Introducing pets to children: The correct way

Safety is important when bringing a pet into a household with children and the initial bonding lays the ground for a lifelong companionship. Ensure that introductions happen in calm environment. 
Introducing pets to children: The correct way

KOCHI: Having a pet can teach children about responsibility, empathy and emotional intelligence. However, safety is important when bringing a pet into a household with children and the initial introduction lays the ground of a lifelong happy companionship. This article will guide you on how to introduce a pet to a child in the proper manner.The first day a new pet comes home with you is a stressful experience for them due to a complete change of environment and surroundings, which can leave them feeling nervous and confused .Give your new pet plenty of quiet time for the first few days to avoid them feeling stressed. The most important thing to do when introducing children and pets is to always supervise interactions between them.

During initial days don’t leave the pet alone with children. Take the dog on a walk and bring the children along. If you’d rather introduce them at home, choose a large room and a set a relaxed atmosphere. Children are prone to making abrupt movements and are often noisy and high pitched, which can intimidate cats and dogs. Keep the child calm and seated as you bring the pet into the room.

You may want to keep dogs on a leash and give cats a safe escape perch that’s high up. Have the dog “sit” and make introductions calmly. If your pet seems curious about this new person, you can encourage the children and pets to interact. However, if you’re pet the pet seems hesitant or nervous, delay the entire process. Look for your pet adopting a stiff posture, freezing, hunching up or backing away from the child, which is a common body language when they feel threatened.

Before petting,let the dog sniff  the child.  Dogs use their sense of smell to say “hello” and find out who you are. Stand still, allowing the dog to sniff around you and the child. Let the animal come to you. If you are introducing a new baby to a dog, bring the little one’s blankets home to let the dog smell before the big introduction. To pet a dog, the child should start with a closed fist. Once the dog seems happy with that, encourage the child to stroke the dog. Start under the chin or on the neck, rather on the top of the head, and avoid sensitive areas like the tail, legs and belly. For cats ask the child to reach out slowly and gently stroke the cat on the head or back. Avoid sensitive areas like tail, feet and belly.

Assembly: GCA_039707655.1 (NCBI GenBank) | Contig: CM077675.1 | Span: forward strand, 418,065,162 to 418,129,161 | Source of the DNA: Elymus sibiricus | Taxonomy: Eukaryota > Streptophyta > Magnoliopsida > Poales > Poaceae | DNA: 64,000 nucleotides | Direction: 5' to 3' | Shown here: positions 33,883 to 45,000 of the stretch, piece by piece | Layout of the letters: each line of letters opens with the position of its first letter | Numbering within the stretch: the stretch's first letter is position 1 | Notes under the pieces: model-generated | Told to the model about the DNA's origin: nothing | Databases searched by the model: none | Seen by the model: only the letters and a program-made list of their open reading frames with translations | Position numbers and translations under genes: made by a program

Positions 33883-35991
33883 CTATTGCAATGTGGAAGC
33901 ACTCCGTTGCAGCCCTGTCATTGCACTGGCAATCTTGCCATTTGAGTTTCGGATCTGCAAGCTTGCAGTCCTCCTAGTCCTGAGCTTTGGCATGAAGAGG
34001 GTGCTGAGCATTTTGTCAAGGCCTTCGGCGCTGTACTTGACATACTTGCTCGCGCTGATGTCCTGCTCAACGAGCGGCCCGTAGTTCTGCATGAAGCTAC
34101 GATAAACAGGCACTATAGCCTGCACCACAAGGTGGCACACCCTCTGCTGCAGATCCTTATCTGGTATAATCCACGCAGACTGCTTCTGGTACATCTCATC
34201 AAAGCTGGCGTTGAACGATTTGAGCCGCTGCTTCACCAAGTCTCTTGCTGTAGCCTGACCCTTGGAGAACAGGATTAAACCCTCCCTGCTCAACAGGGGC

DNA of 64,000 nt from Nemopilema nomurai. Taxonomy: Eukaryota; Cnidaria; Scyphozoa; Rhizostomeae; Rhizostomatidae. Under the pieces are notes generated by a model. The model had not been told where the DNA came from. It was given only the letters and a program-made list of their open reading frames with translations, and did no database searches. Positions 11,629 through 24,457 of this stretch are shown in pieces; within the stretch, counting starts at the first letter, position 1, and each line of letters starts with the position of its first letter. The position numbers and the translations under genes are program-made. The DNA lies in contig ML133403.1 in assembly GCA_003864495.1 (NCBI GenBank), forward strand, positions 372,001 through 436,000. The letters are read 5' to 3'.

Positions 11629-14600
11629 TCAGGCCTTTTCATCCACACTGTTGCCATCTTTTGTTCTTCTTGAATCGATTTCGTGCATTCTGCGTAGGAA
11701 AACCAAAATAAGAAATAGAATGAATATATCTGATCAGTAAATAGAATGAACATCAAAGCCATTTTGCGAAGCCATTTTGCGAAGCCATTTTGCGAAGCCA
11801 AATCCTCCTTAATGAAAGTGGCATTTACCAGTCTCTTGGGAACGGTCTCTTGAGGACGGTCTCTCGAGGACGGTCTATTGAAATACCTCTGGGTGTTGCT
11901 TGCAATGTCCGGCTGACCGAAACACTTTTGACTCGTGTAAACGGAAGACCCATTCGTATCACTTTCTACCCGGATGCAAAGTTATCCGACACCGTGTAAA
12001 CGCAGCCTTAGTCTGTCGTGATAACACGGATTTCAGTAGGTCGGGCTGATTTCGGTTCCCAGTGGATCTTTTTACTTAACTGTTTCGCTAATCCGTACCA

Avoid giving treats or using toys on the first greeting. Some dogs get excited at the sight of a treat and might snatch it roughly from tiny fingers.  Though toys are great ways to play with dogs, it can cause territorial issues or undue excitement. Also teach your child to always ask permission before approaching a dog that doesn’t belong to you. This simple gesture can prevent unsafe situations from developing. Try involving older kids in caring for the pet with small tasks like replenishing food and water or grooming.

Young children can sometimes regard pets as stuffed toys and can be rough with them, not realising that the  pet is being hurt. First set some ground rules about contact with animals both pets and street animals: Pets are not toys. Always be gentle when touching the pet.Avoid sensitive areas on their bodies.  Stroke the fur the right way. Don’t touch whiskers or tails. Don’t touch pets when they are eating or sleeping. Don’t sit on the pet. Do not tease or chase. By teaching our sons and daughters the appropriate way to approach new dogs, handle pets, and remain calm around animals parents  can lay the foundation of a lifelong friendship.

Set ground rules for interactions
●    Be gentle when petting.Avoid sensitive areas 
●    Don’t touch pets when they are eating.
●    Do not tease or chase. 

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The New Indian Express